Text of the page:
Downsize the Bureau of Customs » Manila Bulletin News



Melito Salazar Jr.

By Melito Salazar Jr.


In the last few weeks, the Bureau of Customs (BOC) has been in the news starting with its inability to stop the entry of significant shipments from China of prohibited drugs. This escalated to alleged corruption in the top levels of the bureau cascading down to almost all corners of the Customs office. Senator Ping Lacson exploded more revelations with a list of corrupt officials which was answered by the now resigned Customs commissioner Nicanor Faeldon with the revelation of the alleged involvement of the senator’s son in cement smuggling. Cement Manufacturers Association of the Philippines President Ernesto Ordone weighed in with the disclosure that their letter to BOC Commissioner Faeldon on the alleged smuggling had been with the commissioner for sometime but no action was undertaken. It’s beginning to look like a “tit for tat” situation.

This state of affairs has cemented in the public consciousness the belief that corruption in the BOC is so widespread and deeply entrenched that whoever the President puts as head will not be able to arrest the decay. Either he gets swallowed up by the system or his staff will run circles around him. The public is impatiently waiting for a final solution especially with a President Duterte who is seen as able to deliver the punch to knock out the criminals if not the chop that sets their heads rolling.

The President may be open to “out of the box” proposals, starting with downsizing the Bureau of Customs. I initially thought of suggesting the abolition of the bureau and transferring all its functions to a private entity which will be paid on a percentage basis of revenues collected and after meeting stringent metrics. However, I realized that there are still some functions that needed to be done by a government entity and a core group could be maintained. Inspection of goods shipped to the country can be done on a pre-shipment basis as was conducted when the government had a contract with SGS. Payment and collection of duties will be done by the private corporation together with general management which can be subject to an oversight committee composed of legislative and executive officials.

The core group of government bureaucrats will act as a special unit tasked to focus on preventing and apprehending smugglers engaged in economic sabotage – agricultural products, cement and steel products, illicit drugs. They will also be able to conduct spot checks to ensure that the private entity is doing its job well. Powers will be given to this core group to ensure the complete process of unearthing evidence, building up a case, and filing these cases in court to ensure that convictions are secured. Appointments to this core group will not just be based on merit but nominees will be vetted thoroughly to ensure integrity and honesty. Fresh honor graduates from reputable academic institutions with compensation comparable with the private sector would be good choices.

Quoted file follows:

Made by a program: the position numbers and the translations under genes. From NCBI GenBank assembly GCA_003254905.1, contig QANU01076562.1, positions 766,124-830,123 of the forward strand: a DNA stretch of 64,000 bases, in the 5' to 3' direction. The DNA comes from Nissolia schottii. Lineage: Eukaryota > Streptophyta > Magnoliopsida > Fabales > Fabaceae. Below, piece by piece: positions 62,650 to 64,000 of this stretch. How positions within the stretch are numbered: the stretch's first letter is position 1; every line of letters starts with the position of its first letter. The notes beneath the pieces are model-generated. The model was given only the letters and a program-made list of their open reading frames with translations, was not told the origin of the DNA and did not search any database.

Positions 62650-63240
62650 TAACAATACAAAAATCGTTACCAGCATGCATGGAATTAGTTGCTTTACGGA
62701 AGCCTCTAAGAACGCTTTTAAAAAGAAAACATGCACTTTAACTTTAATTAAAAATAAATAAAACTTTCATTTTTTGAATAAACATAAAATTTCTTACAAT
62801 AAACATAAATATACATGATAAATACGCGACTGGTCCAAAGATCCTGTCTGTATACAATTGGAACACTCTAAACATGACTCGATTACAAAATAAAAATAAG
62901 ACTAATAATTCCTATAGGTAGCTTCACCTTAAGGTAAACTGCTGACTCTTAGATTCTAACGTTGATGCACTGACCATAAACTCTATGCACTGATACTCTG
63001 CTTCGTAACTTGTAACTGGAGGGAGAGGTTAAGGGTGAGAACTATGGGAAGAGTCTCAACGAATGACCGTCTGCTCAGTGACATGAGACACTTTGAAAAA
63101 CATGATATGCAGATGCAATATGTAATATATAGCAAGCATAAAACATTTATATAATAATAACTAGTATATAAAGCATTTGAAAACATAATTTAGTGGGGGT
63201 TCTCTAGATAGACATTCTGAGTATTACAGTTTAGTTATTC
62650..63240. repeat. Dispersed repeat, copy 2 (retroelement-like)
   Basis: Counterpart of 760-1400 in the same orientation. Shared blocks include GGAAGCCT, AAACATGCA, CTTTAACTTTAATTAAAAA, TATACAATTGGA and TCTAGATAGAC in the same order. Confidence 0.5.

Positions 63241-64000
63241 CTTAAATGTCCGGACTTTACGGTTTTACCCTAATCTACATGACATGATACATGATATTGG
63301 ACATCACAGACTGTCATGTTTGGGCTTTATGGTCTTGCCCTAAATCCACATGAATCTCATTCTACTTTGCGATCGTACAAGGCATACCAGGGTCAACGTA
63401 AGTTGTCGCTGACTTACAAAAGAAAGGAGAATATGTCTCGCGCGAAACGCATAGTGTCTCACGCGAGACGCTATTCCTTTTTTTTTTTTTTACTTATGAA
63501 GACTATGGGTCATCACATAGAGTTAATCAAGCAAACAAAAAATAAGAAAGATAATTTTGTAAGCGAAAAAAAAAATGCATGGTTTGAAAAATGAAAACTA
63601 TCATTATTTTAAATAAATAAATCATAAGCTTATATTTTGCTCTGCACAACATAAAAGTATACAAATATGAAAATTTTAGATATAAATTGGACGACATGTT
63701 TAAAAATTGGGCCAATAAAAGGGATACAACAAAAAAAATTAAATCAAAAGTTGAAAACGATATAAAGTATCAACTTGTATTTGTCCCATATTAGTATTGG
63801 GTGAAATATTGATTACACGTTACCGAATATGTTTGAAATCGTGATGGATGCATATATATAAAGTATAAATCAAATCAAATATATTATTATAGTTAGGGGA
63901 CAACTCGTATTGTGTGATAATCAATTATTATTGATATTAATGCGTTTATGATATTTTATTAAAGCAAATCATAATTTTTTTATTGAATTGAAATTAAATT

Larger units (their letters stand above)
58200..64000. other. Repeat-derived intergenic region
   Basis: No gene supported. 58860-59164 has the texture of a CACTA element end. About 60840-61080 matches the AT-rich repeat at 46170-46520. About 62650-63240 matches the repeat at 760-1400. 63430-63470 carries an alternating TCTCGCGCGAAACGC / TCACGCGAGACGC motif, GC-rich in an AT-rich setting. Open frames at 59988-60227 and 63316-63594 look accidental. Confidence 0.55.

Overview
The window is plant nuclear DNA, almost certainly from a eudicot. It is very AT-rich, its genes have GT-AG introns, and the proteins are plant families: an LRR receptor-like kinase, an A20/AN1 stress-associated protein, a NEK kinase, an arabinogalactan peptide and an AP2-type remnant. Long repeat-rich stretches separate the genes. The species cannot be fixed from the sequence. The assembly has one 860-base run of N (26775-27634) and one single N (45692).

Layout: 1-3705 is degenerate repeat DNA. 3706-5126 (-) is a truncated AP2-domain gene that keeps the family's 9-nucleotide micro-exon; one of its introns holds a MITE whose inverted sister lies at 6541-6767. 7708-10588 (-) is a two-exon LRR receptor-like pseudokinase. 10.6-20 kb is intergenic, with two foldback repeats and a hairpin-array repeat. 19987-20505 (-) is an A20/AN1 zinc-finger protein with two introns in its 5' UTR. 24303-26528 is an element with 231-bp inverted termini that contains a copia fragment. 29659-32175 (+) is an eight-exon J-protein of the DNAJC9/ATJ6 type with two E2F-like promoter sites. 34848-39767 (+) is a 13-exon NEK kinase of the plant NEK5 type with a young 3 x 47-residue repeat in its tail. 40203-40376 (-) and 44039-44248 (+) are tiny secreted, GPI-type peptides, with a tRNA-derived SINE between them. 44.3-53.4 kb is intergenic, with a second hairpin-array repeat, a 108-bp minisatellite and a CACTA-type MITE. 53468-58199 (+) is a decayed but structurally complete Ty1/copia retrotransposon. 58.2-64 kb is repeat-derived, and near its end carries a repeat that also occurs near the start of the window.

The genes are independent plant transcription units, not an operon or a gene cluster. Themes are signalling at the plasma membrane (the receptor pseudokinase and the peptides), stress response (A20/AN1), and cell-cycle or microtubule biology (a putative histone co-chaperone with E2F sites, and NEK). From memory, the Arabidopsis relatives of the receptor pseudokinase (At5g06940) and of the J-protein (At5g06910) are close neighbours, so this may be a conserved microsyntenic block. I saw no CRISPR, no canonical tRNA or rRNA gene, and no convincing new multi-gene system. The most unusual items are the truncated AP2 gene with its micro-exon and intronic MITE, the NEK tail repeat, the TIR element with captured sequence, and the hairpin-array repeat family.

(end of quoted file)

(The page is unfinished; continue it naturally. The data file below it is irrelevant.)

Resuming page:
Almost all of the personnel of the Bureau of Customs will be retired or retrenched. Whoever is retained will have to have very strong endorsement from the private sector businessmen who have been in the forefront of fighting smuggling like the Federation of Philippine Industries. In fact, the core group could have a board coming from these businessmen as well as having a few of them as part of the oversight committee over the private entity.

To ensure that the past is not forgotten, the University of the Philippines could be commissioned to come up with the history of the Bureau of Customs and how in different administrations, Malacañang may have interfered and itself caused the ineffectiveness of the bureau. The interventions of the legislature can be chronicled from appointments to interceding for favored importers so that the public can appreciate how their elected representatives acted more for their personal interests rather than that of the country. This case study will be rich with lessons for the future. More importantly it will identify accountability and ensure transparency.

Adopting these “out of the box” proposals could be the start of a true change that President Duterte promised the Filipino people.

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